11. I think there are some things I might never take for granted again. While I’ve always been grateful with the many blessings in my life, and have always had an awareness that many others aren’t nearly as fortunate, I do think I took things like stocked grocery stores and going outside whenever I want for granted. I especially took toilet paper for granted, which I will never do again after this!

  12. I have to say that to that for me this virus will change my world. It has brought my husband and i closer. We spend time at night reliving our early marriage of playing cards and karaoke.
    Also I do a lot of voluntary work and not being able to do it right now has just drven the passion into to do everything I can when this is all over.

  13. Life has changed a lot for me. Working from home and not socializing has been hard on me and I struggle w loneliness. My social anxiety has also increased tenfold. That said I’ve been in regular touch w friends online, especially long distance friends, and have grown closer to old friends.
    Tbh I’m a bit scared of what life after the pandemic will be like. It’s going to good in one way, but in another it will be a huge adjustment, interacting with people face to face again. And I think mental health issues will be much more common due to isolation and the trauma of the pandemic.

  14. I don’t think I’ll change much. Having to social distance is a sigh of relief for me. It takes all the pressure off so I can focus more on my apparently fucked up brain. Not having to deal with people is helping me deal with the crowd in my head that I haven’t been playing close enough attention to since I was too busy trying to pay my bills. Jeezus, the crowd was so loud I tried to shut them up in a rather unhealthy way, seemed perfectly logical at the time though.
    Ok, so I guess after all this I’ll stop giving a fuck about paying my bills on time 😉

  15. Ah, well since you asked: I already live in total isolation, and to be honest I was much more anxious during Donald Trump’s first two years of presidency than ever at all during this pandemic. As a 65 year-old diabetic I just know I’ll die if I catch it, so I only go shopping in our little desert town market once every three weeks. AFTER the pandemic? Will there ever be an “AFTER?” People on the edge, economically, mentally, politically may just be pushed past their limits. What will the economics be like? Gyarggh, it ain’t gonna be pretty. A lot of people seem to be uniting in solidarity, which will be sometimes good and sometimes bad. Some poorer developing nations will destabilize, and destabilization will be the word of the decade. I ain’t scared to die, and I do believe there are far too many people for this planet to support already. Good Luck Everybody!

  16. I don’t tend to go out too much but I loved the freedom of being able to go out if or when I wanted. I miss not being able to take a short walk round to the local food store.

    I’m looking forward to being able to pop across the road to the river, where I can have a coffee, read or sit and watch the world go by for a while. But there won’t be any major changes to my social life lol.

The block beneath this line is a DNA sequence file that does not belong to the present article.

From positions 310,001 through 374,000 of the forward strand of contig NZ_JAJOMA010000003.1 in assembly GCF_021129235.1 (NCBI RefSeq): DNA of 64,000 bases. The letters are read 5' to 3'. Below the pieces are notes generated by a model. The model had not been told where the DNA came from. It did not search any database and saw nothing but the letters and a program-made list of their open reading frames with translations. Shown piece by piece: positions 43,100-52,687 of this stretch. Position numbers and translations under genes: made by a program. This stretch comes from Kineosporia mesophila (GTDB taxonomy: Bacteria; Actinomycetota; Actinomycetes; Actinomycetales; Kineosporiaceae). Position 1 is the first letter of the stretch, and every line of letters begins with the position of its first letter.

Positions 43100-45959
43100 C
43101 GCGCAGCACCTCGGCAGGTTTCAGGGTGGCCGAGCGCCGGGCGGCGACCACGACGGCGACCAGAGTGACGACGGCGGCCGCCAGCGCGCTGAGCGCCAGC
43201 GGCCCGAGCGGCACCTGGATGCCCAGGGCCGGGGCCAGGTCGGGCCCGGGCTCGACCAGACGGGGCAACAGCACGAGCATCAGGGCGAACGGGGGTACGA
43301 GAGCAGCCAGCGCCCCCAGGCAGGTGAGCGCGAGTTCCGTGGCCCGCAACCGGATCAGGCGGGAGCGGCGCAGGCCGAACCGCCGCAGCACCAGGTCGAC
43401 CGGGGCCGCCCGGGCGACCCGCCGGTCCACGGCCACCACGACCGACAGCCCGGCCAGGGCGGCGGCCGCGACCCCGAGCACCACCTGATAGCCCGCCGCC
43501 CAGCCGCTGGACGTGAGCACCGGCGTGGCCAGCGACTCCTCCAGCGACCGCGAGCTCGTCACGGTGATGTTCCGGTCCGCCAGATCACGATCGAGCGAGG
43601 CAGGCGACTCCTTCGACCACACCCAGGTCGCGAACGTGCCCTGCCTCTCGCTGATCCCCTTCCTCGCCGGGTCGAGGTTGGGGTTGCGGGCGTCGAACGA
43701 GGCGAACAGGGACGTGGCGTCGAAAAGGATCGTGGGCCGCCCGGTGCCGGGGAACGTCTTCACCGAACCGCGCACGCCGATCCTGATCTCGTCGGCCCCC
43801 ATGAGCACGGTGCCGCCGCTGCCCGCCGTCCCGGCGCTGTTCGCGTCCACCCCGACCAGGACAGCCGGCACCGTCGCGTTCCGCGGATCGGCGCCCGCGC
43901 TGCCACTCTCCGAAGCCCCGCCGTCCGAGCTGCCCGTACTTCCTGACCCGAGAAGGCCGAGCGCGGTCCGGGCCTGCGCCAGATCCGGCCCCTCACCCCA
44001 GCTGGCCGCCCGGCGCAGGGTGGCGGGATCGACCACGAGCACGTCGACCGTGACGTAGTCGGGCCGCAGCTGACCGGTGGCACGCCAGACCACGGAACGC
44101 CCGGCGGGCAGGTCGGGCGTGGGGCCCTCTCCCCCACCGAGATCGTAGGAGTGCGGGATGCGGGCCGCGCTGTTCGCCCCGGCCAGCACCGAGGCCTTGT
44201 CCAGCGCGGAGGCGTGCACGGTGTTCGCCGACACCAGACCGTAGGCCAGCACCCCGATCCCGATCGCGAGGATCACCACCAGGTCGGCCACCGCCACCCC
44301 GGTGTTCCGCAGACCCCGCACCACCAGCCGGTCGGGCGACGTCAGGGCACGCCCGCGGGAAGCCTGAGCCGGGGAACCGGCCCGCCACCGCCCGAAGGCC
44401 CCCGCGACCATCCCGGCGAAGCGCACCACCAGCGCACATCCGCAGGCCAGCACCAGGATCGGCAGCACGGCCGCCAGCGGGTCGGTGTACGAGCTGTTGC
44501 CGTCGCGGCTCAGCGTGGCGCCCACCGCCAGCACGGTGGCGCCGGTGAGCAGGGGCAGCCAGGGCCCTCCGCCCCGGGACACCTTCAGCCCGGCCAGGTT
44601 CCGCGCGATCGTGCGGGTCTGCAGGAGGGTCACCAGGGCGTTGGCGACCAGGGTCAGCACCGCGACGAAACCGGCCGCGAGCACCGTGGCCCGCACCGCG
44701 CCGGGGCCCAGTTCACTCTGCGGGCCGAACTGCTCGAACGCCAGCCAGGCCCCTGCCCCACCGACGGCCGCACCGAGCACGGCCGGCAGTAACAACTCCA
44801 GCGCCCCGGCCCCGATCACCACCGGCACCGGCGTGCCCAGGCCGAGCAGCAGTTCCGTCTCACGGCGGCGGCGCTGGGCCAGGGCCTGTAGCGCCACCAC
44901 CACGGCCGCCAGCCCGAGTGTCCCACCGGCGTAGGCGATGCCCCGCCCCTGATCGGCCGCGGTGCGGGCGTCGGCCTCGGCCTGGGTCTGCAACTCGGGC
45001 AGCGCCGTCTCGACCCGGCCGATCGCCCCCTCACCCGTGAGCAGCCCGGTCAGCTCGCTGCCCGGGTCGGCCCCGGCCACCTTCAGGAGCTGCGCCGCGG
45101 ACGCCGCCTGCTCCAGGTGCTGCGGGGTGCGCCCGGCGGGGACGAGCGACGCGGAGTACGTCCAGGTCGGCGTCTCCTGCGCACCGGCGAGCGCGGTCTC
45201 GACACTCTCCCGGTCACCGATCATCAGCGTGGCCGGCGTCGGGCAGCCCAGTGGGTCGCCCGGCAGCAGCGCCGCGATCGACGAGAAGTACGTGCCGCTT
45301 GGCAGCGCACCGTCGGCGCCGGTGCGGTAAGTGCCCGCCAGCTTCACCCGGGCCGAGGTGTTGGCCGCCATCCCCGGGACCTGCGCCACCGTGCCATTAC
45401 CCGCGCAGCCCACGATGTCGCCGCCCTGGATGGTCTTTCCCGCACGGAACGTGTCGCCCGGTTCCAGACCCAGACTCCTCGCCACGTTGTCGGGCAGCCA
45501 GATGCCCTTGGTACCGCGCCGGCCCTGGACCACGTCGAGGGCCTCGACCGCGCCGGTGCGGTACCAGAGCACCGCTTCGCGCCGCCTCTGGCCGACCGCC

17. I really believe in a change for a better world. I feel more grateful for things like my family, food and having a home. I also suffer hard during this time because of being sensitive and an empath. I just hope the compassion and solidairity of people will stay when it’s over. For me what didn’t change is being at home and sometimes being anxious of a room full of people. I love calm ❤️ I understand you

  18. Who else comes to Ashley’s blog, not just because she has a great and interesting blog, stable, and she is very nice, down-to-earth, kind person but also as its a kind of hive of activity, with lots of different commenters and views, and it’s like going to have a coffee online and socialise in a safe kind of way.

    There I said it! 😊

  19. I don’t know. I think this pandemic is shoving various long entrenched systemic inequalities and injustices into the face of many who have long chosen to turn their faces away. I hope various societies change to become much more equitable… even as I also have a lot of cynicism about actual progressive change from the authorities in my country. But then SO MANY people are stepping up, coalitions are being formed, there’s a spirit of unity and “do what we can, for the vulnerable” which I hope will persist.

    On a personal level, I don’t know how/if I might be changed. Some people feel more grateful etc but I’ve always been grateful for small and large things, so I don’t feel it’s a change. I think I might be more willing to offer hugs or caring touch if a friend is distressed, however. With their consent of course.

  20. Hey Ashley, many thanks for picking up the question and both answering and for the shout out 🙂

    I agree the planet has received a much needed boost – as to how change will reflect upon individuals – it is indeed a hard question to answer from a universal and even a governmental stance – l sometimes wonder if each country and its cultural populations will react differently?

    But you answer as an introvert who at your own concession is asocial anyways – l am not full on introvert, l just dislike real people but can tolerate them – l think the biggest realities will be what people are not looking at and you have touched on briefly, but equally there is going to be a social distrust BUT it will also stem from how long Lockdown Limbos last per country.

    By the way nicely answered and adressed – thank you 🙂

  21. you shared a nice topic
    it was really difficult for me to remain socially isolated in the starting days but now i have found a lot of creative ways to utilise my time. the life will not be the same after this but still its beauty will not be tarnished.

  22. My daughter (who is 4) and the family have been keeping a daily gratitude diary throughout the lockdown. It has had startling results. I have managed to blog every day through out and have enough material (60K+ words) to add a serious hobby/sideline of writing once this is over. Hurrah!!